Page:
In Review: Edward Scissorhands #5

This is my pick for book of the week. Highest possible recommendation.

The covers: Artist Aaron Alexovich provides the art for the Regular cover featuring Edward and Megs crawling over a monstrous topiary to get to Eli, whose claw-like hands look to be covered in blood as he makes his way to the readers. This is occurring during a thunderstorm with a full moon still visible. Alexovich has captured the cute, Edward, and the creepy, Eli, well in his piece. It’s got a lot of emotional punch. The Hot Topic Variant is the illustration I’ve chosen to use for this review. Created by the fantastic Drew Rausch, who also does the book’s interior pages, Edward waves to the readers before a black and white setting, saying, “Hello.” It’s a beautiful solo shot of the title character that showcases his unique appearance. I love this! Rausch also does the Subscription cover, this time showing a gigantic bust of Edward looking down in dismay as Eli totters threateningly towards Megs in a cave. Good illustration of the three primary characters, establishing them visually as well as their emotional states. I like the rusty rose used to color the background and Edward’s hands. Overall grades: Regular A, Hot Topic Variant A+, and Subsciption A

The story: This chapter concludes the final arc of Edward’s new adventures chronicled by Kate Leth. Things start heatedly as Megs and her mom are having a confrontation at the gate to Edward’s mansion. Repeating history, a mob has gathered to impart justice on the individual for all the trouble that’s happened in town. Megs tries to set her mom straight, but the crowd is able to gain entrance and they swarm the path. While the throng goes to the house, Megs sees droplets of blood on the ground and proceeds to follow them in a different direction. She finds Edward and pleads with him to leave for his own safety. Spied through a window by Philip’s mom, the crowd bursts in to find the girl and the monster gone. As everyone searches for the couple, Megan’s mother finds something on the wall that sows a seed of doubt. Talk about a slam band unexpected conclusion! And there are several nice gasp-worthy moments before the climax. The first appears at the bottom of Page 5. I knew this would complicate Edward’s eventual meeting with the angry crowd. Yet, the always timid Edward provides some nice assistance on the following page, making Megs pretty rad looking in the process. The reveal on Page 8 was really creepy, and I love this character’s reaction to seeing Edward. The expected confrontation between Eli and Edward takes a physical turn before the shocking conclusion on 13 and 14. Wowie! Though the conflict ends, the story does not. After all, what’s to become of rediscovered Edward? That’s the subject of the last two pages, and, yes, I got a sniffle or two. An amazing story. Overall grade: A+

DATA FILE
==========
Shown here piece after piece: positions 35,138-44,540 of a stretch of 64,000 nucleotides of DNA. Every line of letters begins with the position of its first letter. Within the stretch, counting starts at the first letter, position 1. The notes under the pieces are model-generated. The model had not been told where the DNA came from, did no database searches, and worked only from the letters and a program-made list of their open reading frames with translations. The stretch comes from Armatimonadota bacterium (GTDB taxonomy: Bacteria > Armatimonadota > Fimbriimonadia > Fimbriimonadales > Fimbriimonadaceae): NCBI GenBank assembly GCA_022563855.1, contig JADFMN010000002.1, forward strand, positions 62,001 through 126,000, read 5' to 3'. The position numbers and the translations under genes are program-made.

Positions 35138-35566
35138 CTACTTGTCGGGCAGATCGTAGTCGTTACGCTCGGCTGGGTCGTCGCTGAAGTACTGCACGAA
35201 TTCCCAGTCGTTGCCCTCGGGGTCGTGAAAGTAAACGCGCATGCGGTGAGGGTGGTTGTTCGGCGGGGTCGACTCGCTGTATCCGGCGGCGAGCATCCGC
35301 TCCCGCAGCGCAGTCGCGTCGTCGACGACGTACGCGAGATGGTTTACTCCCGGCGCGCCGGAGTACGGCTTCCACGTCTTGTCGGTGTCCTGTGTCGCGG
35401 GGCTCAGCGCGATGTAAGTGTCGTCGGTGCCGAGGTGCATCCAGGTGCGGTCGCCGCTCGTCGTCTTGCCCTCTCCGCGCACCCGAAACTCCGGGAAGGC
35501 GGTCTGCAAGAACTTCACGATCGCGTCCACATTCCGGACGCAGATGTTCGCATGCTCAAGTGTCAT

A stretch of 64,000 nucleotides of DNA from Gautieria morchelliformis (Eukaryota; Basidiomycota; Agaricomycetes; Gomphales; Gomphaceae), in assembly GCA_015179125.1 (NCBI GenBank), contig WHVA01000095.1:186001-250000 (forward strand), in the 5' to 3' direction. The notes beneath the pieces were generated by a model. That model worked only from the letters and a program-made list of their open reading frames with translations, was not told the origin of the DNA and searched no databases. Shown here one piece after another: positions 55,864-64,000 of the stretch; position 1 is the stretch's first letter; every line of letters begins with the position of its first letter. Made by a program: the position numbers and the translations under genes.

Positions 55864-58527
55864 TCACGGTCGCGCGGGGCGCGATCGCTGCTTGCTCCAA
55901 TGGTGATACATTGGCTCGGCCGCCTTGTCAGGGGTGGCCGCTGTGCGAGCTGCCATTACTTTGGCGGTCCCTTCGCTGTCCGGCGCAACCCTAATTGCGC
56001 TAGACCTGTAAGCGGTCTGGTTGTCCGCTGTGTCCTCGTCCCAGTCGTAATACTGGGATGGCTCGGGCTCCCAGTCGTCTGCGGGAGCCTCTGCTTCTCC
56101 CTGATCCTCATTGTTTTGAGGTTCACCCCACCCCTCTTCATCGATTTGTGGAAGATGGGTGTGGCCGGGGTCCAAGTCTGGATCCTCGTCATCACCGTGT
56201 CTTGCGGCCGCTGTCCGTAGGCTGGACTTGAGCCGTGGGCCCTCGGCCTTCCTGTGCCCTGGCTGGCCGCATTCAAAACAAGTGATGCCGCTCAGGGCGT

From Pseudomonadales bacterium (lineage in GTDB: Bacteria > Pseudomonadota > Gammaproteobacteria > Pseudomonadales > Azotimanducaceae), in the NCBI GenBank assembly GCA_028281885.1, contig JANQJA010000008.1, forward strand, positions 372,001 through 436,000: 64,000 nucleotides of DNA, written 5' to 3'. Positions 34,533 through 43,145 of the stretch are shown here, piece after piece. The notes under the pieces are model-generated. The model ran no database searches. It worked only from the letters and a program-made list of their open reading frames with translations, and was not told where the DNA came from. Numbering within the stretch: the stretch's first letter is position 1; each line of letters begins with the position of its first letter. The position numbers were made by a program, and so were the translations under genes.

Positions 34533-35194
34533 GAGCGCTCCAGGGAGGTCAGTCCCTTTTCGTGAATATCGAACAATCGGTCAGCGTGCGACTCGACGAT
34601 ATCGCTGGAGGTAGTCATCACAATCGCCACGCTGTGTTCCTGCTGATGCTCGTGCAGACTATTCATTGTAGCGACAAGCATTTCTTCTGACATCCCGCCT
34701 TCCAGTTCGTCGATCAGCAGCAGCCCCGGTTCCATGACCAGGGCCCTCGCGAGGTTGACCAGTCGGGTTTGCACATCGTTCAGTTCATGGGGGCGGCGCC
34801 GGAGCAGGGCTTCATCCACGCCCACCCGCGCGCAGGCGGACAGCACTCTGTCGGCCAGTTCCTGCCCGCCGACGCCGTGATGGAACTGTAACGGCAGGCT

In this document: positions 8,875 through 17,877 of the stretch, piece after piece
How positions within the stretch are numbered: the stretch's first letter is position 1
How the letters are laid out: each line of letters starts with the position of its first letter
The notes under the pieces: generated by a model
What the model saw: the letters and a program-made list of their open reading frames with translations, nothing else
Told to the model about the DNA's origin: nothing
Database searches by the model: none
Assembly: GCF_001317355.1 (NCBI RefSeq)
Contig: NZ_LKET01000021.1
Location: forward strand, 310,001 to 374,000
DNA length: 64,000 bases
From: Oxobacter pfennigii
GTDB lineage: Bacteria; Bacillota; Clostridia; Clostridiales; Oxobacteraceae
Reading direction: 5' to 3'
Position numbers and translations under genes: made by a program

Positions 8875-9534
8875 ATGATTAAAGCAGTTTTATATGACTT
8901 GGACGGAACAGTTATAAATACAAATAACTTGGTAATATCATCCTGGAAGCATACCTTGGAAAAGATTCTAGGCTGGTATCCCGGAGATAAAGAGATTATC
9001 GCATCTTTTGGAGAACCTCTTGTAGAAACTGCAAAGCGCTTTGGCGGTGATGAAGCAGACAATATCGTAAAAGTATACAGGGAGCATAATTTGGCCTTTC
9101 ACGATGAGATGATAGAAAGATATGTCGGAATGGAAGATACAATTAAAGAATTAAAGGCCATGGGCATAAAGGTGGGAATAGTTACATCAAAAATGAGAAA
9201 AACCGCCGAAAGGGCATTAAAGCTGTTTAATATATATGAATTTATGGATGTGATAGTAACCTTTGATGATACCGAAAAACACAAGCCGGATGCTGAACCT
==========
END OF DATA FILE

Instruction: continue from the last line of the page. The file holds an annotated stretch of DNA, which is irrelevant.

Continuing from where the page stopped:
The art: The illustrations on this book by Drew Rausch are the perfect mix of comedy, horror, heart, and strangeness that a reader would want in a Tim Burton inspired comic. The opening mob makes monsters of the people screaming for Edward’s head. In earlier issues people’s mouths were humorous with their teeth exposed comedically, but now they appear as maniacal maws of broken, uneven teeth. Eyes also bug out in anger and fear. These people look terrifying. Edward’s frown at circumstances beyond his control continues to invite sympathy and his silent stares create pause because no words can soothe some people’s state. The reveal on 8 is the first visual shocker, and I was glad to see as the story progressed that the wounds were only superficial. Eli’s final two pages are jaw-dropping. For a silent character that could not emote facially, I knew exactly what he thought. The ability to have this come across to a reader is the work of a master artist, which Drew Rausch is. Overall grade: A+

The colors: Rikki Simons joins this issue as the new regular colorist, but there’s nothing novice about his skills. On the first page he shows considerable skill in creating subtle shading techniques to create mood. Check out of the darkness consuming Megs, her mother, and the crowd shown from the perspective of the gate. The sky behind them is beautiful. Notice the shading of the plants on the grounds of Edward’s house, slyly suggesting the darkness that’s flowing over every intruder. I love the violets that constitute the sky when Meg and Edward make their reemergence into the world. The sky is gorgeous in the fourth panel of Page 7, and the bright yellow on 8 spectacular. Yeah, I’m very happy Simons was allowed to set up shop on this book. Overall grade: A+

The letters: Dialogue, exclamations, some sounds, and Edward’s excellent speech are all crafted by Travis Lanham. It’s impossible not to hear Johnny Depp’s delivery with the font Lanham uses for Edward. I’m just amazed a font can echo that voice. Overall grade: A+

The final line: This is my pick for book of the week. This captures all the hopes, tears, and fears of the film and brings them to the present in a stunning tale. Highest possible recommendation. Overall grade: A+

Patrick Hayes was a contributor to the Comic Buyer’s Guide for several years with “It’s Bound to Happen!” and he’s reviewed comics for TrekWeb and TrekCore. He’s taught 8th graders English for 20 years and has taught high school English for five years and counting. He reads everything as often as he can, when not grading papers or looking up Star Trek, Star Wars, or Indiana Jones items online.

    No Comment

    RELATED BY